February 11, 2014 at 9:03 pm

Wisconsin coach Gary Anderson says he turned down Cleveland Browns

Gary Andersen agreed to a five-year deal worth $10 million when he arrived from Utah State a year ago. (Scott Halleran / Getty Images)

Wisconsin said Tuesday that coach Gary Andersen was contacted by the Cleveland Browns for their coaching vacancy but decided not to pursue the position following a conversation with the NFL team.

The Browns hired coach Mike Pettine last month after a 25-day search. Pettine, Buffalo’s defensive coordinator, signed a five-year contract to replace Rob Chudzinski, fired after his lone season ended with a 4-12 record.

Wisconsin athletic director Barry Alvarez said he was kept informed throughout the brief process.

“I’m appreciative that Gary handled all of this the right way. He alerted me immediately that he had been contacted by the Browns and affirmed his commitment to the University of Wisconsin,” Alvarez said in a statement.

“When you have talented coaches on your roster, there will always be people who want to talk to them,” Alvarez said.

Andersen’s first year in Madison in 2013 was largely considered a success following a 9-4 season. Andersen agreed to a five-year deal worth $10 million with Wisconsin following a successful four-year stint at Utah State.

He made $1.8 million in 2013, and the contract called for $100,000 raises each of the next four years. The school recently extended his contract by a year, again calling for a $100,000 raise in the new final year.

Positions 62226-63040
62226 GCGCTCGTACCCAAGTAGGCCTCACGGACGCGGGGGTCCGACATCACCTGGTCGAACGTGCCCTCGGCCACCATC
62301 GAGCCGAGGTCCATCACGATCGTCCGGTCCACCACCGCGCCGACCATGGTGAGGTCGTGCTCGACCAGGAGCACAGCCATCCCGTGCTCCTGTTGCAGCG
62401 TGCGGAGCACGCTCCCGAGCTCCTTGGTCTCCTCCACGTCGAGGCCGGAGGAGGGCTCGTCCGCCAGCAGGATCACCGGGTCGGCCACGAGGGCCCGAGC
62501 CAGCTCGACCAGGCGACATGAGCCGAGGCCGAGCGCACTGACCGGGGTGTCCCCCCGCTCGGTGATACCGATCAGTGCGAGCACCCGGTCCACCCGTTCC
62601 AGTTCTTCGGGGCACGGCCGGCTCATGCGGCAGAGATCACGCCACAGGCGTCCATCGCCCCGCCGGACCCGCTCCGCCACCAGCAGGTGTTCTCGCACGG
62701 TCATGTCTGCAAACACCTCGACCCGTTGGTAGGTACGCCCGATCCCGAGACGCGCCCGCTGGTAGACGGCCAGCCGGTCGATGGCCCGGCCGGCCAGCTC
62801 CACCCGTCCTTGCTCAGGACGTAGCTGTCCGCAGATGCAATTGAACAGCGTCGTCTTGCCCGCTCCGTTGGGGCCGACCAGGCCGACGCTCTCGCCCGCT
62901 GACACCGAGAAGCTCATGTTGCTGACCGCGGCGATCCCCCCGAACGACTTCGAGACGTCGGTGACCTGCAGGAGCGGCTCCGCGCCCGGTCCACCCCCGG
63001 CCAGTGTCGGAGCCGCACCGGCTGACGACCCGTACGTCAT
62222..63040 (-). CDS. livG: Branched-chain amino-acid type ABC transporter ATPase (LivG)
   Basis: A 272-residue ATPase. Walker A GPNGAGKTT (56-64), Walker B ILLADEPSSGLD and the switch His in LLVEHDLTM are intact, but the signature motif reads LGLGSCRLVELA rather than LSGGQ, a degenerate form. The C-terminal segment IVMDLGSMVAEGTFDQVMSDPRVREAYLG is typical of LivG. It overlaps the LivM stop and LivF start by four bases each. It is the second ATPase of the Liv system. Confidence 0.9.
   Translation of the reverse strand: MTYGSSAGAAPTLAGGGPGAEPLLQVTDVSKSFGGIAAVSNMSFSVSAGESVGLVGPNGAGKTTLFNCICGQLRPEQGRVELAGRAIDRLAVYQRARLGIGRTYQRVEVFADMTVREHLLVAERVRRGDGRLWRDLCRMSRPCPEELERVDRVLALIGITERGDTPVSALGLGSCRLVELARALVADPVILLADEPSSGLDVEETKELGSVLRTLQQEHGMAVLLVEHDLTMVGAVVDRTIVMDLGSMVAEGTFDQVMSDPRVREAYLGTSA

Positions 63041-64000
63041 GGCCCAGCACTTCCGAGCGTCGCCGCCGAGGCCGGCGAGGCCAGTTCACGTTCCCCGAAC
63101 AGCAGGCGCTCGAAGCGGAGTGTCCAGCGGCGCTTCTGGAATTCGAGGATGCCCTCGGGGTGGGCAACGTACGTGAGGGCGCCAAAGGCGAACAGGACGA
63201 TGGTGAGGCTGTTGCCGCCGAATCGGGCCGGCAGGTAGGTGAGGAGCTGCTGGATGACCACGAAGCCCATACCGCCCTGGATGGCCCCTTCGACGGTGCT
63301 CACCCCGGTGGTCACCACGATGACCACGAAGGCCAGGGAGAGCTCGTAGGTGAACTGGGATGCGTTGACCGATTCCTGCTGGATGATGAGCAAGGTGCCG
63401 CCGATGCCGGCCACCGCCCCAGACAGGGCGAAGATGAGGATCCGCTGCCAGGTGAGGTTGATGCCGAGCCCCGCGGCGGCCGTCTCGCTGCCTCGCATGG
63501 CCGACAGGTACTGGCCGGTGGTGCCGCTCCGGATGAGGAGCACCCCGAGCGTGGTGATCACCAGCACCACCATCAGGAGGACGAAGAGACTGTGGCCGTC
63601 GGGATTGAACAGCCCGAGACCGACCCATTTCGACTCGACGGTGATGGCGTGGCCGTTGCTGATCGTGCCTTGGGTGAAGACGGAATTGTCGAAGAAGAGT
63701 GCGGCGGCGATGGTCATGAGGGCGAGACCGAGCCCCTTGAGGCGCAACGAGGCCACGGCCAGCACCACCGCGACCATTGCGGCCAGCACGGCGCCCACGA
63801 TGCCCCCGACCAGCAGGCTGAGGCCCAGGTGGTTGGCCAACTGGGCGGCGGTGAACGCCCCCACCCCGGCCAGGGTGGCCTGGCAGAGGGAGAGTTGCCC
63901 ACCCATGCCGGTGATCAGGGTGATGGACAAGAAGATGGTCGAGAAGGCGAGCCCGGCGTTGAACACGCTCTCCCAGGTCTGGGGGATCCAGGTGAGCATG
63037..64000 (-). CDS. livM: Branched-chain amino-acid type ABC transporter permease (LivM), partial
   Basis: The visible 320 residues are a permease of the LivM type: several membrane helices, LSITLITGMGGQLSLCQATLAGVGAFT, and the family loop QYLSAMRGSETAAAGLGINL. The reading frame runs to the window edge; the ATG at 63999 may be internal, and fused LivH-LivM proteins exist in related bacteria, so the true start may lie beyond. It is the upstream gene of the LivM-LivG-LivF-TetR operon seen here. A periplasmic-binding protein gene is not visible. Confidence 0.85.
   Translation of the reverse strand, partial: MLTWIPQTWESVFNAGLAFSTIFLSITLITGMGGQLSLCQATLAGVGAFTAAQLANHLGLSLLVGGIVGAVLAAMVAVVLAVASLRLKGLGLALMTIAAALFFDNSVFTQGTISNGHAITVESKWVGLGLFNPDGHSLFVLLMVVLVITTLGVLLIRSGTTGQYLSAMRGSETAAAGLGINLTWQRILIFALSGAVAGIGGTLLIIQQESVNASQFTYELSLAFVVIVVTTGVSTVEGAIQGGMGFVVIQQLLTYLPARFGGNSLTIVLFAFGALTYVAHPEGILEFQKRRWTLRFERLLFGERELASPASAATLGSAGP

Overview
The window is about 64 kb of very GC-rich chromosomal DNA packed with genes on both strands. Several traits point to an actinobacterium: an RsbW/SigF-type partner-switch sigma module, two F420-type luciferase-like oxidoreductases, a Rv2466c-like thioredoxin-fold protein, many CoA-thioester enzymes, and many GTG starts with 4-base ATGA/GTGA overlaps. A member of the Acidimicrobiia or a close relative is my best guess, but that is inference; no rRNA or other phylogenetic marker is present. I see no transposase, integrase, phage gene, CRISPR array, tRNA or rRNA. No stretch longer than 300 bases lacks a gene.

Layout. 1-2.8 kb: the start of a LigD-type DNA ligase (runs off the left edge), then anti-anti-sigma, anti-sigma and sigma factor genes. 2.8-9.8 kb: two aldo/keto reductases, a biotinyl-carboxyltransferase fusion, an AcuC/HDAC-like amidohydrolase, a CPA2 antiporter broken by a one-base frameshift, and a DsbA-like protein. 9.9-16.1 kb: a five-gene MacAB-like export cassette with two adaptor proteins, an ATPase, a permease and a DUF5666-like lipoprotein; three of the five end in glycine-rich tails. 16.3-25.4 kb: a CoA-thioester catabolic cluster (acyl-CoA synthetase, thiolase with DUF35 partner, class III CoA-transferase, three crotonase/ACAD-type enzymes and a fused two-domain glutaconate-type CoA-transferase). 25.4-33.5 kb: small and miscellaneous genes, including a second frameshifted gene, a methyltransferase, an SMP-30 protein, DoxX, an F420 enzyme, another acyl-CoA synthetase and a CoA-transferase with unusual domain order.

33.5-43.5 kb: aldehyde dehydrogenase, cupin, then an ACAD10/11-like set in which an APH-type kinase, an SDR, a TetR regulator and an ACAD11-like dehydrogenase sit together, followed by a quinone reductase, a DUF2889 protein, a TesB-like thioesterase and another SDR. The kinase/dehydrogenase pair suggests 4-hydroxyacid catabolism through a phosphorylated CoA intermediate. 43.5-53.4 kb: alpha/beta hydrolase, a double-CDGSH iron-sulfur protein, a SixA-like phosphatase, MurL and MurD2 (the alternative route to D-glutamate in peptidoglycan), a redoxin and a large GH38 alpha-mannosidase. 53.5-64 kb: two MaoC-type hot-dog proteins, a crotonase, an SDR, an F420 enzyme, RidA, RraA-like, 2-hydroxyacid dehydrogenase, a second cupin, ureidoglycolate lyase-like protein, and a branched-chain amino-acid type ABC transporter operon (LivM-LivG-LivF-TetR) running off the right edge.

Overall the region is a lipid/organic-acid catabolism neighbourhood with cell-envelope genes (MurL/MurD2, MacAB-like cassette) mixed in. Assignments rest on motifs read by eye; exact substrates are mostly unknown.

A person familiar with the conversation told The Associated Press that the Browns initiated contact, and that the sides met for a couple hours while Andersen was on the road recruiting. The person requested anonymity because there was no permission to release details about the meeting beyond the athletic department statements Tuesday.

The Browns had asked Andersen to come to them, but the coach told the team he could not because he was under contract, the person said. Cleveland was told the next day that Andersen was not interested.

Andersen replaced Bret Bielema, who left toward the end of his seventh season at Wisconsin in December 2012 to take the same job at Arkansas. The way Bielema departed — in a surprise move after the Big Ten championship game and before the Badgers’ appearance in a third straight Rose Bowl, remains a sore topic with some Wisconsin fans.

Wisconsin announced its 25-member recruiting class of 2014 last week, which presumably would have come weeks after the conversation with the Browns. Andersen thanked his coaching staff, their families and Wisconsin support personnel for helping to piece together the class ranked about 30th in the country by recruiting services.

“So our thanks goes out to all of them for all they do for us and the ability we have to be able to show this wonderful school that we’re all very lucky to be part of it at (the) University of Wisconsin,” Andersen said.